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Do Modi-Shah understand Punjab politics?

By Shekhar Gupta
December 10, 2020 09:19 IST
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The Sikhs love a good fight, and that's what the Modi government has given them, observes Shekhar Gupta.

IMAGE: Farmers during the 'Delhi Chalo' protest march, November 27, 2020. Photograph: Ravi Choudhary/PTI Photo

How well does the BJP understand politics?

You would perhaps be asked to go get your head examined for even asking that question.

Of course, it understands politics better than any others in India by a distance, as much as the gap between 303 and 52 Lok Sabha seats.

Then you finesse the question.

How well does the BJP understand the politics of Punjab? The answer will be, I am afraid, very poorly.

Definitely the Modi-Shah BJP does not understand Punjab, the Punjabis, their politics, or even, more specifically, the Sikhs.

Or, they wouldn't have dug themselves into such a hole (pun intended) over their handling of the Punjab farmers' protests.

They've continued to dig it deeper rather than extricate themselves over what are, in all honesty, a fine set of reformist new laws on agricultural economics.

Before we dive into some of the more complex issues involved here, let's check out some basics.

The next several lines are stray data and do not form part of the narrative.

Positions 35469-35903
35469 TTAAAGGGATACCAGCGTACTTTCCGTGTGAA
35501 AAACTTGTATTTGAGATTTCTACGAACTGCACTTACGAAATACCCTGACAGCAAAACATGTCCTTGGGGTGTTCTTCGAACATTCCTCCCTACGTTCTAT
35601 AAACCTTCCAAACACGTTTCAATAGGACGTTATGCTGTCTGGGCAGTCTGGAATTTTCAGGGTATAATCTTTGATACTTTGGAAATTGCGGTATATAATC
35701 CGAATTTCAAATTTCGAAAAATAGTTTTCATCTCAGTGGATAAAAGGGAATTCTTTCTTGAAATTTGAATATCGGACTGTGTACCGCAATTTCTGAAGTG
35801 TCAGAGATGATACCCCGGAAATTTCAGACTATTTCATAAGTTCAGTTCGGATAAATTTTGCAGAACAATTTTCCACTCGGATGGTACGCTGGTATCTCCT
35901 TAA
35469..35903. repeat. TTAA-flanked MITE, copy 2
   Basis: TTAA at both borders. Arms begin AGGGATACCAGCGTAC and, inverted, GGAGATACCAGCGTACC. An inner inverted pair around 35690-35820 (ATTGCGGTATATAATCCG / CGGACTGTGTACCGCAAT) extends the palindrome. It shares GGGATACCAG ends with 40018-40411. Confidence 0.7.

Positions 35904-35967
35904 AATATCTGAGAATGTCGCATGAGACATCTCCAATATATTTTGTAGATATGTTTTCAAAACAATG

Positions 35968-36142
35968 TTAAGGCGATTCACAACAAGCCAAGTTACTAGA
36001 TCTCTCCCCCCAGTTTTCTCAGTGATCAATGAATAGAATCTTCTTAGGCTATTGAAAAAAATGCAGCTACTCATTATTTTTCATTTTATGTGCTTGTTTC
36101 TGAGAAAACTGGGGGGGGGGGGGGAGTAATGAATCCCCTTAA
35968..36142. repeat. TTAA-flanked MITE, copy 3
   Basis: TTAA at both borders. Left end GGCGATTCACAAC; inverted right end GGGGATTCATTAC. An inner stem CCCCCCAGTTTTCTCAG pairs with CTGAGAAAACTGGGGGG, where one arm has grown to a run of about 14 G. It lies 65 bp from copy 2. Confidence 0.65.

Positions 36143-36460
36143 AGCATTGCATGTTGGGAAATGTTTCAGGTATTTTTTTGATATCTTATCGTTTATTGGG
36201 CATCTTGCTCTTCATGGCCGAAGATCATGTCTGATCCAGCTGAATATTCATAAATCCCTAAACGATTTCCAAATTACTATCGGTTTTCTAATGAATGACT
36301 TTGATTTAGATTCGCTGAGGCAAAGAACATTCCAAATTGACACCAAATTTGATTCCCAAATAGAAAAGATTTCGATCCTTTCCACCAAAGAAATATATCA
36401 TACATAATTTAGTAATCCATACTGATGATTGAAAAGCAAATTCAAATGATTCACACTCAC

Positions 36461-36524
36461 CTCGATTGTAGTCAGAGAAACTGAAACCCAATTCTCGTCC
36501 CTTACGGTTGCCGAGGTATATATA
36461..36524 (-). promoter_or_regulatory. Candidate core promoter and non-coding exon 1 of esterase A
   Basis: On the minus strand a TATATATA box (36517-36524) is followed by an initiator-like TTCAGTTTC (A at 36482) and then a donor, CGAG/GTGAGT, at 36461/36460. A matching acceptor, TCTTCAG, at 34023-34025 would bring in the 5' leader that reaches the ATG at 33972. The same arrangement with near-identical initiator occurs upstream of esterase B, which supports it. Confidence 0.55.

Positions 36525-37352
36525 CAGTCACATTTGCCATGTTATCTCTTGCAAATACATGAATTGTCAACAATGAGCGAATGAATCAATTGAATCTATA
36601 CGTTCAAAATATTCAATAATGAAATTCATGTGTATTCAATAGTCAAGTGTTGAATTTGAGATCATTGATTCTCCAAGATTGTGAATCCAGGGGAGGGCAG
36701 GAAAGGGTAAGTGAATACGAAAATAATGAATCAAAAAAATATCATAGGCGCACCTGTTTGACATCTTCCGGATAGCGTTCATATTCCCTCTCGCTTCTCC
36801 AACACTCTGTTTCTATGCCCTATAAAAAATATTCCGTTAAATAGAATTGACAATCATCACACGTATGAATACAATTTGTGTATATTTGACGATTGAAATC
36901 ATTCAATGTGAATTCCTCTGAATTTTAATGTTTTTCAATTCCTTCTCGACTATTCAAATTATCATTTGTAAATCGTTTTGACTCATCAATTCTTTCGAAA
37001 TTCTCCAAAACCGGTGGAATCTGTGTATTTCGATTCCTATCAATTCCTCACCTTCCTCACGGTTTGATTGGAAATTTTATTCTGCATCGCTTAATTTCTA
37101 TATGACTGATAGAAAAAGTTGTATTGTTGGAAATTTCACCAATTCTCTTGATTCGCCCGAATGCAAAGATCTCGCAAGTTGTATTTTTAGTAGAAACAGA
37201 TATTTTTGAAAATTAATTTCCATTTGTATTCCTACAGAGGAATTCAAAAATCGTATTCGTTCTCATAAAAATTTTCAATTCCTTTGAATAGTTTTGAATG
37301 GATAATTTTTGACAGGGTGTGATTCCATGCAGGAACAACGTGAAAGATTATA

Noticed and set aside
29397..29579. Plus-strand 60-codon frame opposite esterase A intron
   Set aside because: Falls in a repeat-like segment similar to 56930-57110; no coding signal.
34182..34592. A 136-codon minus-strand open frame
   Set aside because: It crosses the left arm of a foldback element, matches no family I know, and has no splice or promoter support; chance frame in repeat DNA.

Punjab stands out as the outlier even in the north to defy the Modi magic.

Even when Narendra Modi himself is in the contention, as in the general elections of 2014 and 2019, the Punjabis were not impressed.

This, despite the BJP having a formidable ally, Shiromani Akali Dal, the pre-eminent Sikh party.

For evidence, watch how in both elections it failed to get two stellar candidates, Arun Jaitley and Hardeep Singh Puri, respectively, elected from Amritsar despite Akali support.

It is also the only state in the north where the Modi wave was stopped in both elections.

And no, the Punjabis did not even have to dig moats in the highways, throw boulders, or raise barricades to stop it.

Election after election, with the 2017 assembly polls thrown in, Mr Modi addressed rallies dressed in saffron turban.

But it failed in Punjab while he dominated next-door Haryana and Himachal Pradesh.

If three reversals of their almighty waves over five years haven't convinced Mr Modi and Amit Shah of the need for a rethink, the shambles over this farmers' protest should.

And if even this doesn't, then it shows lack of political intellect as well as humility deficiency.

The BJP dismisses its critics as the deracinated, English-medium Lutyens-walas, and takes pride in its native smarts.

It should then learn from that oldest heartland wisdom: You cannot snatch a sugarcane from the field of a farmer (Jat), but can easily charm him into gifting you a full slab of jaggery (gud).

With a big smile, a hug, and maybe some lassi too.

You just have to begin with your head bowed, not in submission, but politeness and friendship.

On the farm Bills, this BJP has done the opposite.